101 Things Designers Can Do to Save The Earth

91. Live in a green house
June 16, 2007, 4:15 pm
Filed under: Studio Practices

No, not the kind where they grow plants–the kind that uses materials and energy wisely.  While the Build Green movement is getting press left and right, you can cut to the chase and buy a pre-manufactured home that incorporates almost every conceivable energy- and material-saving idea. The Glidehouse is designed and built in northern California by Michelle Kaufmann Designs in Oakland–and they say the pricing is comparable or less than conventional energy hog homes. The added bonus:  They’re beautiful.


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5 Comments so far
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One question…Does the Glidehouse use incandescent lamps for lighting?

Comment by Lucien Beauley

Hope you have a big wad of “green” to pay for it. One of their average-size designs is 1830 sq ft, and they will charge you $250/sq ft to build it.

Comment by TomsRants

In answer to Lucien’s question, the one Glidehouse I’ve seen used a fiber optic system to “pipe” illumination as needed throughout the house. The building is also designed and sited to take advantage of natural light in a way most houses don’t.

Comment by svcseattle

I have been studying natural bldg., designing bldgs. for various sites, and have built a long beautiful earthen/stone wall as a starter. Next yr. I have a one yr. sabbatical and am going to build a very small bldg. with a tiny tower on a mountainside with a view from the Rockies to Kansas. Materials will mostely be local stone, timber I thinned for fire mitigation, cob (sand, clay and straw), styrecob (recycled polystyrene, clay, and straw). Design is for solar gain, efficient use of space and water, will have a rocket stove and be a thing of beauty integrated into the site with great respect.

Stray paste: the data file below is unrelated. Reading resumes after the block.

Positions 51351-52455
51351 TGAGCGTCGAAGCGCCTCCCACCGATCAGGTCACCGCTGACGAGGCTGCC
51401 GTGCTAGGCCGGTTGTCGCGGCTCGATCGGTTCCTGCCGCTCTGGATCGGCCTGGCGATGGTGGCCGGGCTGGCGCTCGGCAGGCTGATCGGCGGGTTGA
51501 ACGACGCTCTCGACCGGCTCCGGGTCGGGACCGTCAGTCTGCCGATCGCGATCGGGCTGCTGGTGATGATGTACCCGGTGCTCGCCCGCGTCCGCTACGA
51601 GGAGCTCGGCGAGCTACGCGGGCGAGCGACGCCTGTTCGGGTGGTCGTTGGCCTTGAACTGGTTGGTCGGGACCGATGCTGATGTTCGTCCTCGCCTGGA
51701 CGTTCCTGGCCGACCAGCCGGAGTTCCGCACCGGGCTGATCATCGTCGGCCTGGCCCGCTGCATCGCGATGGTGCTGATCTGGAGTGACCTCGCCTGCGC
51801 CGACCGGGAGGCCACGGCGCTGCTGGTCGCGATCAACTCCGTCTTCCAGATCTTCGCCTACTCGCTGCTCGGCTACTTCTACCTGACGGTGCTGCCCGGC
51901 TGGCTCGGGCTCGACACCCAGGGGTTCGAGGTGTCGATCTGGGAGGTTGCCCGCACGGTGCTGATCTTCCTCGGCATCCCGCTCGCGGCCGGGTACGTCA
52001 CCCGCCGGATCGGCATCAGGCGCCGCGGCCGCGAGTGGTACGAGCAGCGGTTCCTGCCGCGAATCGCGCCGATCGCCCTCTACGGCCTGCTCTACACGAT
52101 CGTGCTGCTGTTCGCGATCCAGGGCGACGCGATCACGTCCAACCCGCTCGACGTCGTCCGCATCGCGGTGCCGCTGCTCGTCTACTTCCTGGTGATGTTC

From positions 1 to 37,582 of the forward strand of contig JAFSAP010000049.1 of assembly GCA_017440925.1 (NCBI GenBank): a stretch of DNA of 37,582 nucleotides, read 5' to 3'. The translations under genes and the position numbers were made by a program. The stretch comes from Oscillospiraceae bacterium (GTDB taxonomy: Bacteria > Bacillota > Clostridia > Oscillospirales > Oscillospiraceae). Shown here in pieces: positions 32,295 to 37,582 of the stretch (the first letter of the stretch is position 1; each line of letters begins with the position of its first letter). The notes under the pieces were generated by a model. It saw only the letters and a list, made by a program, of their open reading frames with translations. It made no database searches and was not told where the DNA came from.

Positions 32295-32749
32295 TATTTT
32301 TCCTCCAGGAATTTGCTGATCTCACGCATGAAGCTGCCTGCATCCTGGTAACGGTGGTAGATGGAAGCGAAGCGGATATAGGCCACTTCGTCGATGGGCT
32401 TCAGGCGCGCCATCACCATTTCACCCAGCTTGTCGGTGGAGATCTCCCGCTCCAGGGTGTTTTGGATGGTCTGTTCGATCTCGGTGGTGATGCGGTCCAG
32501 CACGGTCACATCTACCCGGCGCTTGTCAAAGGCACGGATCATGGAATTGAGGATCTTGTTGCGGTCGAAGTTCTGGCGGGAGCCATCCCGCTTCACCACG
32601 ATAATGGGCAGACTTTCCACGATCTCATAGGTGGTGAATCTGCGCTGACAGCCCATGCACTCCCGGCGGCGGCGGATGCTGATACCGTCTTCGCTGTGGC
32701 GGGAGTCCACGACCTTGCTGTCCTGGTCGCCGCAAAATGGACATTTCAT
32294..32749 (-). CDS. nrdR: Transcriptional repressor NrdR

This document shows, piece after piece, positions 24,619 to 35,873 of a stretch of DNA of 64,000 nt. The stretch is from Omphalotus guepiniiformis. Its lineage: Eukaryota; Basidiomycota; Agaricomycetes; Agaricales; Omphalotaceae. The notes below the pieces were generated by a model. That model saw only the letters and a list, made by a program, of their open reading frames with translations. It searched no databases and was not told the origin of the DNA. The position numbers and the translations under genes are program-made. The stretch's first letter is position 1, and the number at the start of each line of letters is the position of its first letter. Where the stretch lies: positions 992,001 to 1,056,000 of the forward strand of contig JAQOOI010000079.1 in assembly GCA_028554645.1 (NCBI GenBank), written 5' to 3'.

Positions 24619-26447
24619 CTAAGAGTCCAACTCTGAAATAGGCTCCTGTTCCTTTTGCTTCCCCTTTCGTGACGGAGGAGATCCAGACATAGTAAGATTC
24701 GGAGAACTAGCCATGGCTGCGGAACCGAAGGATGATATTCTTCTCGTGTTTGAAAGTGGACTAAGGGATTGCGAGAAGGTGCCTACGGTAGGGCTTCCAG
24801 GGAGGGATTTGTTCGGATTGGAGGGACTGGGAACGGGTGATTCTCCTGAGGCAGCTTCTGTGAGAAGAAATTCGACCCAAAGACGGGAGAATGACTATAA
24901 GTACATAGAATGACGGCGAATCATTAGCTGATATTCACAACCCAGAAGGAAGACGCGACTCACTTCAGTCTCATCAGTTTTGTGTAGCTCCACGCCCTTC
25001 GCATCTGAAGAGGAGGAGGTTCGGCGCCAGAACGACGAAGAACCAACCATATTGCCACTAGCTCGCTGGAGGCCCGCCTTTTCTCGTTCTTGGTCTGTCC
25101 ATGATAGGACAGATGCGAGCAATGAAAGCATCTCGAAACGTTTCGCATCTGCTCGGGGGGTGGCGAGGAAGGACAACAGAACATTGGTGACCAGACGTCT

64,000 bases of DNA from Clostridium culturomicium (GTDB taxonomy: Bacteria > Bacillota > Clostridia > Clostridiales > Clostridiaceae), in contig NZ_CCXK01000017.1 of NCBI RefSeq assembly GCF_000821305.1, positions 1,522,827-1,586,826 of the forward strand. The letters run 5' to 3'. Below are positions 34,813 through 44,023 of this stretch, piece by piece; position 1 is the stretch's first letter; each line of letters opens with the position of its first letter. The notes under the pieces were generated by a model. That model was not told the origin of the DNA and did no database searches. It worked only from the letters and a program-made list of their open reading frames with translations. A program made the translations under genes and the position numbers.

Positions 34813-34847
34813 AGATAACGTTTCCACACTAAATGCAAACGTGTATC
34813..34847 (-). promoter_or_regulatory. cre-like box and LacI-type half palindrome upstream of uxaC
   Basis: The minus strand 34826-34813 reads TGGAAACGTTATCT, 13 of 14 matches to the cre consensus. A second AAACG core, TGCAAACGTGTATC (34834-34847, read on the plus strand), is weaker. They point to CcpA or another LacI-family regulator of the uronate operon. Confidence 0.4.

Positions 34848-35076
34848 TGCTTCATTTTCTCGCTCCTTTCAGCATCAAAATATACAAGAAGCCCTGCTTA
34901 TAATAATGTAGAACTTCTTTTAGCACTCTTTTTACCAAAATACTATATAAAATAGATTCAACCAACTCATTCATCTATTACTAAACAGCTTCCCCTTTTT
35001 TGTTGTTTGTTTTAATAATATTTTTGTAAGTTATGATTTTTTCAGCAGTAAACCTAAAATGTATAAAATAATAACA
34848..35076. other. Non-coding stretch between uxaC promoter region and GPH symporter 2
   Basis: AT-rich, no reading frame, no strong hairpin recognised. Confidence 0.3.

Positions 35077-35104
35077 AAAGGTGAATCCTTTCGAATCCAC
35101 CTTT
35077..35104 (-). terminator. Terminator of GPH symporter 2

If anyone know of grants that might help support this project, please let me know. I will need a couple pieces of equipment and hired help to hoist beams.
I am a woman, 55 yrs. and will be doing most of the bldg. myself.
Thanks. Will post website of progress I hope.

Comment by Maya Avina

Better yet, buy an existing home or condo to save on the resources to build a new one. New construction, no matter how green it is, still requires an investment of resources…especially one that is built on a newly developed lot or results in the demolition of an existing building.

Comment by Greg Griffith

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